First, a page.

The concept of meaning is a slippery and complex one, and one that has great implications for the work of the translator.
If you think about it, the act of translation is really the act of determining and then distributing meaning. Think about it; what is going on when you, say, translate German into English? You’re not mechanically substituting words – any machine could do that, and you’ll wind up with gibberish more often than not. No, you’re reading the source, understanding the source, and then transferring that understanding to the target language, trying to match up a bunch of lesser metrics like style and tone. But above all else, most importantly, you’re seeking to transfer meaning from one language to another.
That of course requires first that you extract the meaning from the source text, which is sometimes much more difficult than you might imagine, depending on the nature of the source text and the skill of the translator in question. After all, the meaning of some novels and poems are still being argued centuries after their publication – and the argument is between people who are native speakers of the language the text was written in. What hope does a translator have?
The most important aspect of the concept of ‛meaning’ in relation to translation work is that the meaning of a word, sentence, or paragraph is not a singularity. Meaning is a relationship, and there are two components to it: One, the meaning the author intended or believes they have achieved, and two, the meaning that the reader takes from it. After all, haven’t we all experienced a moment when we thought something written was very clear and straightforward, but the recipient of our text completely gets the meaning wrong? Aren’t many farcical comedies based entirely on this concept?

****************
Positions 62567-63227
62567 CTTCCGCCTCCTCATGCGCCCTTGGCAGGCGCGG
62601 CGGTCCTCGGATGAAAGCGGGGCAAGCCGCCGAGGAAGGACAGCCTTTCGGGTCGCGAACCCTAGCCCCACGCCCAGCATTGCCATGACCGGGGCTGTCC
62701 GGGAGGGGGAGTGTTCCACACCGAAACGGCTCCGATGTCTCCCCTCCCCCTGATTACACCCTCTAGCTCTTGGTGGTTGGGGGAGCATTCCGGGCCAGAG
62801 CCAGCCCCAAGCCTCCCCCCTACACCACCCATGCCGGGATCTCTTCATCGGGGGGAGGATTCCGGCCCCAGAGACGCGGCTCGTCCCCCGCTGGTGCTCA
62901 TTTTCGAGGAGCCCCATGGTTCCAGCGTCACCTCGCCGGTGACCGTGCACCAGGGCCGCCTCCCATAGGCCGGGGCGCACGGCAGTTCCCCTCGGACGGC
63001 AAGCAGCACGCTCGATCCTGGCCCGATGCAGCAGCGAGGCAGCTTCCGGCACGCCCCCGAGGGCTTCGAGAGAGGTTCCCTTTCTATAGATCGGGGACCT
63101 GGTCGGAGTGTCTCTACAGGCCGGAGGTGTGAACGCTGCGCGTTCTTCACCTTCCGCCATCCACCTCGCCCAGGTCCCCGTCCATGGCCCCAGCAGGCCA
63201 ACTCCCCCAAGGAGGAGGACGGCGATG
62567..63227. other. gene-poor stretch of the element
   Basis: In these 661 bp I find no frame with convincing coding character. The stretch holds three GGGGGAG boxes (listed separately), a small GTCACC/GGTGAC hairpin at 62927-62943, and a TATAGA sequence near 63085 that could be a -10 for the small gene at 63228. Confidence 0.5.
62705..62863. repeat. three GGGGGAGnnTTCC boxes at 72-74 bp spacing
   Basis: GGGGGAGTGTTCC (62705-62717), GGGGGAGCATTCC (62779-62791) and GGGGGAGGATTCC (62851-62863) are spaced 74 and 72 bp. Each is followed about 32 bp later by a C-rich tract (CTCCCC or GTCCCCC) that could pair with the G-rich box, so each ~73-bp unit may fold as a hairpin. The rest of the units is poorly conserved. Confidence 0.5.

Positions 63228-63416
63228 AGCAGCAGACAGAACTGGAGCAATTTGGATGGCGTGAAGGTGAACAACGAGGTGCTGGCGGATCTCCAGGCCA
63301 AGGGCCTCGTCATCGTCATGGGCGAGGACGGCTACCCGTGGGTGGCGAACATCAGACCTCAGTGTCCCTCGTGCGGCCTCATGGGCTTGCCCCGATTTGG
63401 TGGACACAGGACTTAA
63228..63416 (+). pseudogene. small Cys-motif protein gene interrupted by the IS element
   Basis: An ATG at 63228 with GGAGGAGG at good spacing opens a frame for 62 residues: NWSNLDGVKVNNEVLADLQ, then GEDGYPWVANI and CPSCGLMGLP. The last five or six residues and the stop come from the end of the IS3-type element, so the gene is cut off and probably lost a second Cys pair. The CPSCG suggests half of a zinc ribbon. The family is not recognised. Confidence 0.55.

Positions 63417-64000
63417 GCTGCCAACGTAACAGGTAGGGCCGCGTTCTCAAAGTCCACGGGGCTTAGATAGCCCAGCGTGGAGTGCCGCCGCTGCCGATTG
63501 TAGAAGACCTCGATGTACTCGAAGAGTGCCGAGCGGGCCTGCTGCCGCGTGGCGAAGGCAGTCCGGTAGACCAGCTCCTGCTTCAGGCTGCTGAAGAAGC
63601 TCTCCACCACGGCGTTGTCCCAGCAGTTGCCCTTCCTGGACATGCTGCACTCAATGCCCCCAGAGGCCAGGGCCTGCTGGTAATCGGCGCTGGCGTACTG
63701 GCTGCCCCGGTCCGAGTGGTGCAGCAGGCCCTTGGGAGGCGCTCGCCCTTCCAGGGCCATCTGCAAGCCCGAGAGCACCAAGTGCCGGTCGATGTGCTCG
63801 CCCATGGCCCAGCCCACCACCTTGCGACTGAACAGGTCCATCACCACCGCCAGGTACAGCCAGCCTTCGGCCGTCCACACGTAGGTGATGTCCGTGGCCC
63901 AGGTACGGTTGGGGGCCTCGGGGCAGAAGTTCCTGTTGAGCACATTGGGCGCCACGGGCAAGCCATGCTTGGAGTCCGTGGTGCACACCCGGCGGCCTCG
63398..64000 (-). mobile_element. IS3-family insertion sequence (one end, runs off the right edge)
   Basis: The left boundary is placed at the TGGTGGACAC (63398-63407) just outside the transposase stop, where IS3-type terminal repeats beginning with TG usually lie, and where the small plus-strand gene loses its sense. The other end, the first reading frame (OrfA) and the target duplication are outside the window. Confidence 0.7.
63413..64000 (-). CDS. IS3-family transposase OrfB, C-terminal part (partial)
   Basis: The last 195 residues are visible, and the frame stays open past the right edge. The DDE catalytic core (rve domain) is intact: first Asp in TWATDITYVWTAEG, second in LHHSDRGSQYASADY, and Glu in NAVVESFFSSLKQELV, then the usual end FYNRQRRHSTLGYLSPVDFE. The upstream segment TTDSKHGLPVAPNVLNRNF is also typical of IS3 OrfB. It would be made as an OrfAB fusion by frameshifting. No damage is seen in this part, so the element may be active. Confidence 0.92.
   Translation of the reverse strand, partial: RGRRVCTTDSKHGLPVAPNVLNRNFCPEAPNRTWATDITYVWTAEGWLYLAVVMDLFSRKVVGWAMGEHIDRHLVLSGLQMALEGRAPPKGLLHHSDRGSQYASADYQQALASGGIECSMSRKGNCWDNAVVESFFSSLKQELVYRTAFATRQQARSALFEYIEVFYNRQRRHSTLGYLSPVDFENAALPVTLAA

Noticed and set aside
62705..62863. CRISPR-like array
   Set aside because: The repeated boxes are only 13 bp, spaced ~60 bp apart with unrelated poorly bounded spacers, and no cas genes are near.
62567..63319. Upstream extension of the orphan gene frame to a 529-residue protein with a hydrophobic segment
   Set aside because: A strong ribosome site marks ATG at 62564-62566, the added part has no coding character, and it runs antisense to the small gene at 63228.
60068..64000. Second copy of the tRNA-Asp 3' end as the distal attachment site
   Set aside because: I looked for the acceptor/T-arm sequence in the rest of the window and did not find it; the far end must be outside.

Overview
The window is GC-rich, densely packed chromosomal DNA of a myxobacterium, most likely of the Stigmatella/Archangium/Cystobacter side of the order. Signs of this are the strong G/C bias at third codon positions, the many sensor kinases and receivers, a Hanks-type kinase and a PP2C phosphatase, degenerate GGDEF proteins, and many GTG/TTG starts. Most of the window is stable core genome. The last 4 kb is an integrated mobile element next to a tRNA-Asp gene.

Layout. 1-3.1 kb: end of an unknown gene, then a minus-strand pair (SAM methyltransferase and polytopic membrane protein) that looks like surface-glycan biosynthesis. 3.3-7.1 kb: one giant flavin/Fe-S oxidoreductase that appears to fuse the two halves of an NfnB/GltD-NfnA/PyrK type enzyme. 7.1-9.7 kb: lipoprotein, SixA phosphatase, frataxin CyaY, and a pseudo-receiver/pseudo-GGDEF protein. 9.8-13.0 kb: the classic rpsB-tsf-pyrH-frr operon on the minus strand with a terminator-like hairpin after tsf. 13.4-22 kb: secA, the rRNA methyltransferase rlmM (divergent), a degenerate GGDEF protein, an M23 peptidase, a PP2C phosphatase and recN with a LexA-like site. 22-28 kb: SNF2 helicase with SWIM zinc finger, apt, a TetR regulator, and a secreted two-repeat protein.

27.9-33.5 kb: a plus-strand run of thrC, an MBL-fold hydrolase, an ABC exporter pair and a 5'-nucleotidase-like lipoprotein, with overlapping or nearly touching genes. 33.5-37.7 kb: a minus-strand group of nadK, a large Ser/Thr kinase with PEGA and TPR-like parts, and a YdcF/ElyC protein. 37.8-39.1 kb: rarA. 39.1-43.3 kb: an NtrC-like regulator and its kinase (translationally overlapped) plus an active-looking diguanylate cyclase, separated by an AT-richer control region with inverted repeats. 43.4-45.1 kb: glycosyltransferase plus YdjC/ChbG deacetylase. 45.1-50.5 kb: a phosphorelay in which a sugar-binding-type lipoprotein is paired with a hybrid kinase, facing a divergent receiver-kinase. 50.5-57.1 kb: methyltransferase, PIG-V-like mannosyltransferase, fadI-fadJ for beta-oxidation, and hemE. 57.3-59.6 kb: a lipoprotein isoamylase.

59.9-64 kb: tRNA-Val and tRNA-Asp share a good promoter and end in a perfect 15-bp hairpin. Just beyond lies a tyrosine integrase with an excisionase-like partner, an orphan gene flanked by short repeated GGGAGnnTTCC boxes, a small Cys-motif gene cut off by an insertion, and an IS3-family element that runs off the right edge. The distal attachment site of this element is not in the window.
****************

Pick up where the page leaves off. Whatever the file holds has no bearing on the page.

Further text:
It is important to understand the dual nature of meaning because when you are a translator, you assume both roles. You are the reader of the source, struggling to ensure you understand the meaning intended by the author, and then you become the author, attempting to convey meaning to the reader in a clear and unmistakable fashion. This means there are two possible points of failure in the process: When you read the original, and when the audience reads your translation. Subtle mistakes can be amplified in this process.
Words can be said to have fixed meanings to a certain extent – the definitions found in a dictionary. Once you combine two words or more into a sentence, however, they cease to have a fixed meaning, and context comes into play. In fact, through context like irony you can actually make words mean the exact opposite of what they are defined to mean.
That makes translation even more difficult, as you often must read the entire text before you can truly say you understand the meaning of the whole, as subsequent sections may reach back and later the meaning of the words that have gone before, much as a “twist” ending in a novel can change your perception of the whole story.